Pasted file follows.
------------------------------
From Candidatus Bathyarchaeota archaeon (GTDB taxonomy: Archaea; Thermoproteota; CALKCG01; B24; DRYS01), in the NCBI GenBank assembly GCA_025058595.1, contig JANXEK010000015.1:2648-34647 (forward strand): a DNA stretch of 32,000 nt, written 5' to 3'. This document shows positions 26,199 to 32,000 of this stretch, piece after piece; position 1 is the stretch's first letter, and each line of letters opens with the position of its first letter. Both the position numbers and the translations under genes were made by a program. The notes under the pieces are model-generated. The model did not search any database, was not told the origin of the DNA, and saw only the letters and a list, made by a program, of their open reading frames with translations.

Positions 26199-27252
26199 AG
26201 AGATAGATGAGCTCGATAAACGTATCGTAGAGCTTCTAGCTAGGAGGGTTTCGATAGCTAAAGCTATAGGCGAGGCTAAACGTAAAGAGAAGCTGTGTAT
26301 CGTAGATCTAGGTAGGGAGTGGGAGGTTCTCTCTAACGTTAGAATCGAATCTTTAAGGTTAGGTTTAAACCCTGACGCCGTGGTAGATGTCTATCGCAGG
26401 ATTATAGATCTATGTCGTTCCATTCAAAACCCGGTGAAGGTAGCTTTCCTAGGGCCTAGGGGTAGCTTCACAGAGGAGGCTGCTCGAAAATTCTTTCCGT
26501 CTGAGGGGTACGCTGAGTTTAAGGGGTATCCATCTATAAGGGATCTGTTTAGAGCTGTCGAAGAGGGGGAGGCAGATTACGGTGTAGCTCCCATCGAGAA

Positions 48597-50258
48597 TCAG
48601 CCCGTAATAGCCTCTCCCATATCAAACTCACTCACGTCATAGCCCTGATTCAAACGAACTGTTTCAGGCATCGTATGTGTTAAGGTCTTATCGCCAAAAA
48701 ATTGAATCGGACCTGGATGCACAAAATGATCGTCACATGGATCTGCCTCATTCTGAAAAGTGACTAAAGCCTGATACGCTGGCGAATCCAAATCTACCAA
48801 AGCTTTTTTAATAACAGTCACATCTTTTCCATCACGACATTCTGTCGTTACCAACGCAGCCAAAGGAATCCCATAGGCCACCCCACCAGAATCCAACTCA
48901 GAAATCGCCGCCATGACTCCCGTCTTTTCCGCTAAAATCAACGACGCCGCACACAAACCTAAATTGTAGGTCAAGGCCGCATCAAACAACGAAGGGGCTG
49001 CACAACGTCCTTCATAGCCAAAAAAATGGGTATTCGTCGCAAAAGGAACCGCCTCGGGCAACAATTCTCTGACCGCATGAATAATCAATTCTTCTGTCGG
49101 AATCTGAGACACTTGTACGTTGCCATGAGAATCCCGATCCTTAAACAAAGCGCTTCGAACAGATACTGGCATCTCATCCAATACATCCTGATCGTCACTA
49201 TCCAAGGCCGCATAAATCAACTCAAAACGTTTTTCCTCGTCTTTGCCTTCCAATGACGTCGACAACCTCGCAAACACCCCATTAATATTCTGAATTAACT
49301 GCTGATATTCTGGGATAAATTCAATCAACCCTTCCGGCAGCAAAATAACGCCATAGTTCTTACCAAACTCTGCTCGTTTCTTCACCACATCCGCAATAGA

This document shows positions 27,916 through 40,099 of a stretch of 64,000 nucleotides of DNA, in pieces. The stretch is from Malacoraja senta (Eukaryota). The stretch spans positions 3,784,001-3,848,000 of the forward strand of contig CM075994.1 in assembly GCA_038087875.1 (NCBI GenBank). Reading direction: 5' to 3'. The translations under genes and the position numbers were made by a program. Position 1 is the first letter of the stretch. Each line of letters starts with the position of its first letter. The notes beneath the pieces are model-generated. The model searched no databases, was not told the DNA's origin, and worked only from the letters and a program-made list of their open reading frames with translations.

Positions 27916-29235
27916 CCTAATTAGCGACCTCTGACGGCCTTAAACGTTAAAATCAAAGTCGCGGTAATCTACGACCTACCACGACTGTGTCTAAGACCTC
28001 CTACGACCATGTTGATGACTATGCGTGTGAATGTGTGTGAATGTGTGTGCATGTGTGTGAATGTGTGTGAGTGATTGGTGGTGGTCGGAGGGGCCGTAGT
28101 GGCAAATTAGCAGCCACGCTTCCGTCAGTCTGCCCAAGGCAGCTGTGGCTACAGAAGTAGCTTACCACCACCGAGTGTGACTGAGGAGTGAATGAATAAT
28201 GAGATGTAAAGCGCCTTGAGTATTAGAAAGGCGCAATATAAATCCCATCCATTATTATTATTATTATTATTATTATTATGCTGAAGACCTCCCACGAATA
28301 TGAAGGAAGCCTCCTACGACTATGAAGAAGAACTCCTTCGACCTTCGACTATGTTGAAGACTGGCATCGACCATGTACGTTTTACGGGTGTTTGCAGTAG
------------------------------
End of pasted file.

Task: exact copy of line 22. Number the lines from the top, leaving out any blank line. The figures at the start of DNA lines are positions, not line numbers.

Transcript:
28101 GGCAAATTAGCAGCCACGCTTCCGTCAGTCTGCCCAAGGCAGCTGTGGCTACAGAAGTAGCTTACCACCACCGAGTGTGACTGAGGAGTGAATGAATAAT